By Dean Murray via SWNS
NASA has admitted “something weird is going on” as they calibrate over forty so-called "milepost markers" of space and time that measure the expansion rate of the universe.
A new study analyzing 30 years of data from the Hubble Space Telescope is described as the most precise measure of the expansion so far.
In recent years, thanks to data from Hubble and other telescopes, astronomers have found a twist: a discrepancy between the expansion rate as measured in the local universe compared to independent observations from right after the big bang, which predict a different expansion value.
A NASA statement explains: “The cause of this discrepancy remains a mystery. But Hubble data, encompassing a variety of cosmic objects that serve as distance markers, support the idea that something weird is going on, possibly involving brand new physics.”
"You are getting the most precise measure of the expansion rate for the universe from the gold standard of telescopes and cosmic mile markers," said Nobel Laureate Adam Riess of the Space Telescope Science Institute (STScI) and the Johns Hopkins University in Baltimore, Maryland.
Riess leads a scientific collaboration investigating the universe's expansion rate called SH0ES, which stands for Supernova, H0, for the Equation of State of Dark Energy.
"This is what the Hubble Space Telescope was built to do, using the best techniques we know to do it. This is likely Hubble's magnum opus, because it would take another 30 years of Hubble's life to even double this sample size," Riess said.
Riess's team's paper, to be published in the Special Focus issue of The Astrophysical Journal, reports on completing the biggest and likely last major update on the Hubble constant.
The new results more than double the prior sample of cosmic distance markers. His team also reanalyzed all of the prior data, with the whole dataset now including over 1,000 Hubble orbits.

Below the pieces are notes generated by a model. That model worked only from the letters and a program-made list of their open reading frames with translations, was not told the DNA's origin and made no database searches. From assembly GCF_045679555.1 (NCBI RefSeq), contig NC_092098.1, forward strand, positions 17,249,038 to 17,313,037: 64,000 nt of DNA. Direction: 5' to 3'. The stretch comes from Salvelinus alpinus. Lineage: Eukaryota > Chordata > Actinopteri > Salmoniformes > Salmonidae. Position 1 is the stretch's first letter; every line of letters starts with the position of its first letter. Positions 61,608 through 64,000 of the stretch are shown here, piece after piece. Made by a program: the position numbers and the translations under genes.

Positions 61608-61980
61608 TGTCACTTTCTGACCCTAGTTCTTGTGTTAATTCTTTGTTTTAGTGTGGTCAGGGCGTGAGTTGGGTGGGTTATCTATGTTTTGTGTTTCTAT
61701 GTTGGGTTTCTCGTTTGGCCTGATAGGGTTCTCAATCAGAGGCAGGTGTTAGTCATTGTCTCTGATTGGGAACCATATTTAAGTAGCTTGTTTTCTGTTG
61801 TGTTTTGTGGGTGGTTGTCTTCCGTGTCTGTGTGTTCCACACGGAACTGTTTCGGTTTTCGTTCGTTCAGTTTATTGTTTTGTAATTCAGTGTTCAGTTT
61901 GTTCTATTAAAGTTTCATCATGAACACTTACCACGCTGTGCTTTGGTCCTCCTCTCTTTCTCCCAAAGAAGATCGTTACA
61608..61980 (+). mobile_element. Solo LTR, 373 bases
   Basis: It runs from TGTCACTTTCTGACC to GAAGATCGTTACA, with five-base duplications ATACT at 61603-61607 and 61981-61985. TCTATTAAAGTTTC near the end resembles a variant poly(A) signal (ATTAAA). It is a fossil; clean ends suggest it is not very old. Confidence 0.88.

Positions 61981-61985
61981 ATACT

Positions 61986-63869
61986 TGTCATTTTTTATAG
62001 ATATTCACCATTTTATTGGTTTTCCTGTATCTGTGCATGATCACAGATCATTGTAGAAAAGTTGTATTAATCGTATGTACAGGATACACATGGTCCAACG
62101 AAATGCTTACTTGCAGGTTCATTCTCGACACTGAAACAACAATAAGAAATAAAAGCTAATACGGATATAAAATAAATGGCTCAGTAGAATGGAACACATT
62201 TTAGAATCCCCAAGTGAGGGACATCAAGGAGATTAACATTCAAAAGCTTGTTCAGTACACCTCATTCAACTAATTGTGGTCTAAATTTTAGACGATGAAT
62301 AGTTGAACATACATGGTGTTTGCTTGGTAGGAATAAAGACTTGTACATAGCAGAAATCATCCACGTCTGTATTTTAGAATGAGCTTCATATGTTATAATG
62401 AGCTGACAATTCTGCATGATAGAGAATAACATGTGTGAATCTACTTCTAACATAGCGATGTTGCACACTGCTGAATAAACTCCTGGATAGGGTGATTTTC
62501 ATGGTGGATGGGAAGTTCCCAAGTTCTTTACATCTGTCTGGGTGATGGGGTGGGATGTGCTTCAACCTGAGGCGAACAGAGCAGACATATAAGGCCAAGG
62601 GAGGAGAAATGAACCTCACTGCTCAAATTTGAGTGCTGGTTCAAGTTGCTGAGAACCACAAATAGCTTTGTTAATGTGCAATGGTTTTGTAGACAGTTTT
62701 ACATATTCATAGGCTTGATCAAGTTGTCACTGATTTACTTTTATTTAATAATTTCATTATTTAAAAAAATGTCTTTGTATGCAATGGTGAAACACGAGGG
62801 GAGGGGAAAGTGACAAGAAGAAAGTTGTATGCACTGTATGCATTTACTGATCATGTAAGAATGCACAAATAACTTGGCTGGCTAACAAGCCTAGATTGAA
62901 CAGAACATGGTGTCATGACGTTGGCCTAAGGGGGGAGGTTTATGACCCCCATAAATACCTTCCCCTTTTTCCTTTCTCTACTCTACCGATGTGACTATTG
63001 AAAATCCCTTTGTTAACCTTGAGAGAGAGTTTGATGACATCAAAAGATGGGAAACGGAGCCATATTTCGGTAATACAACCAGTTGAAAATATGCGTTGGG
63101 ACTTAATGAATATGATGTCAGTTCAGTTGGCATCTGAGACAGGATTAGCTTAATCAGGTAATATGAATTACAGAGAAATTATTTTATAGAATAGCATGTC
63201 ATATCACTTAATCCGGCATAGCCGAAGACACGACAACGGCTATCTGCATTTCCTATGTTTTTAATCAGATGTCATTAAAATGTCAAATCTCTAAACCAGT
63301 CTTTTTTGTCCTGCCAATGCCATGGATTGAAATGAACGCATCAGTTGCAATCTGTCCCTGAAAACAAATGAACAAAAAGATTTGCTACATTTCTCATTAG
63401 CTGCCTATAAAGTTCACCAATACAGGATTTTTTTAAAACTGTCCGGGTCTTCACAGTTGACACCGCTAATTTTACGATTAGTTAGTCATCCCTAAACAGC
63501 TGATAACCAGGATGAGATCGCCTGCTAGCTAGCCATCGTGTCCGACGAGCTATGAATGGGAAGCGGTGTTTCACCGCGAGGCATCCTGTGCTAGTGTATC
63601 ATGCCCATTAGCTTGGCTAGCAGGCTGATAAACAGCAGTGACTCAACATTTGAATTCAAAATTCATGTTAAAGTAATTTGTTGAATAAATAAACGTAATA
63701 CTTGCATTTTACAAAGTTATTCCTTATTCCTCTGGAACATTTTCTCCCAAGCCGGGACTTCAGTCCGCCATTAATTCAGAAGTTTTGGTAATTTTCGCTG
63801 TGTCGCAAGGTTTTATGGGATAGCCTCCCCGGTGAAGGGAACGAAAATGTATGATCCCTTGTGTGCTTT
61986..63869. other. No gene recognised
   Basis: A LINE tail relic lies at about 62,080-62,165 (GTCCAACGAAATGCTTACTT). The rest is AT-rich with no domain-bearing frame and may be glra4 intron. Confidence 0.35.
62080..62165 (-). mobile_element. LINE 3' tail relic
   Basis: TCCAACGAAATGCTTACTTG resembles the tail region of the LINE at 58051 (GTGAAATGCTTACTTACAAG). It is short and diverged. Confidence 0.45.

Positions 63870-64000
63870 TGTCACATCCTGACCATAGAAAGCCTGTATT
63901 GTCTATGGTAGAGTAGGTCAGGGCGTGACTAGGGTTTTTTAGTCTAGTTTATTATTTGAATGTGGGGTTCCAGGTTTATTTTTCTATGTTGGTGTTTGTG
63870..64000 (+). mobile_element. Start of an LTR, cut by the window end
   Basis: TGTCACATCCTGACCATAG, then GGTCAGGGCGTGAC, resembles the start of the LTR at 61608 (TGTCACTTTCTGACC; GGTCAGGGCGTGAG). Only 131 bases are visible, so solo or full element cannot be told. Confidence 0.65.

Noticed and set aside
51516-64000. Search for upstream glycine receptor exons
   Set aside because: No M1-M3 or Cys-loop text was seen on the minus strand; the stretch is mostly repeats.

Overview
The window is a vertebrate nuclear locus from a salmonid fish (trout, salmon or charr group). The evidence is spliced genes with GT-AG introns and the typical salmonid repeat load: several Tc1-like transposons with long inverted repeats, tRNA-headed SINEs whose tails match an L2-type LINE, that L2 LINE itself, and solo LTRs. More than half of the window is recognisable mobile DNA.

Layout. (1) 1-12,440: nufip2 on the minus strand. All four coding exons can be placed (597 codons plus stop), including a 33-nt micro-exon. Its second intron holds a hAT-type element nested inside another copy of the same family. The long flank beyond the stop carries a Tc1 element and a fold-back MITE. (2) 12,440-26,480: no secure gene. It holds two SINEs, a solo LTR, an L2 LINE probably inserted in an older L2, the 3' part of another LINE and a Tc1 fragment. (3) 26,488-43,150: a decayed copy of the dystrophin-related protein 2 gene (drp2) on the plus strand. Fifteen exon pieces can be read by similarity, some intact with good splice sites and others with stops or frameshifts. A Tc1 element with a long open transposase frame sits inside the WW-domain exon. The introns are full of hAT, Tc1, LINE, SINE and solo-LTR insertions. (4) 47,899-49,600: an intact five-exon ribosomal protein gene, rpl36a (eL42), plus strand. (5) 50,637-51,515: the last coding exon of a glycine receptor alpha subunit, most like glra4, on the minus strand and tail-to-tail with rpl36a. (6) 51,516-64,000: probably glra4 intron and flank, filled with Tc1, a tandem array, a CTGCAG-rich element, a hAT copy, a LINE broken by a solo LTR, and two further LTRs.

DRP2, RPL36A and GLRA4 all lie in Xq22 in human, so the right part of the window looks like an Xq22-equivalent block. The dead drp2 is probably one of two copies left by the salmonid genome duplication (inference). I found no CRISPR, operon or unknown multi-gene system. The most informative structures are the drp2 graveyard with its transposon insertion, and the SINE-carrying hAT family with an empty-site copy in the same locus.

When NASA conceived of a large space telescope in the 1970s, one of the primary justifications for the expense and extraordinary technical effort was to be able to resolve Cepheids, stars that brighten and dim periodically, seen inside our Milky Way and external galaxies.
Cepheids have long been the gold standard of cosmic mile markers since their utility was discovered by astronomer Henrietta Swan Leavitt in 1912. To calculate much greater distances, astronomers use exploding stars called Type Ia supernovae.
The team measured 42 of the supernova milepost markers with Hubble. Because they are seen exploding at a rate of about one per year, Hubble has, for all practical purposes, logged as many supernovae as possible for measuring the universe's expansion.
Riess states: "We have a complete sample of all the supernovae accessible to the Hubble telescope seen in the last 40 years."
The expansion rate of the universe was predicted to be slower than what Hubble actually sees. By combining the Standard Cosmological Model of the Universe and measurements by the European Space Agency's Planck mission (which observed the relic cosmic microwave background from 13.8 billion years ago), astronomers predict a lower value for the Hubble constant: 67.5 plus or minus 0.5 kilometers per second per megaparsec, compared to the SH0ES team's estimate of 73.
Given the large Hubble sample size, there is only a one-in-a-million chance astronomers are wrong due to an unlucky draw, said Riess, a common threshold for taking a problem seriously in physics.
This finding is untangling what was becoming a nice and tidy picture of the universe's dynamical evolution. Astronomers are at a loss for an explanation of the disconnect between the expansion rate of the local universe versus the primeval universe, but the answer might involve additional physics of the universe.
Such confounding findings have made life more exciting for cosmologists like Riess. Thirty years ago they started out to measure the Hubble constant to benchmark the universe, but now it has become something even more interesting.
"Actually, I don't care what the expansion value is specifically, but I like to use it to learn about the universe," Riess added.
NASA's new Webb Space Telescope will extend on Hubble's work by showing these cosmic milepost markers at greater distances or sharper resolution than what Hubble can see.
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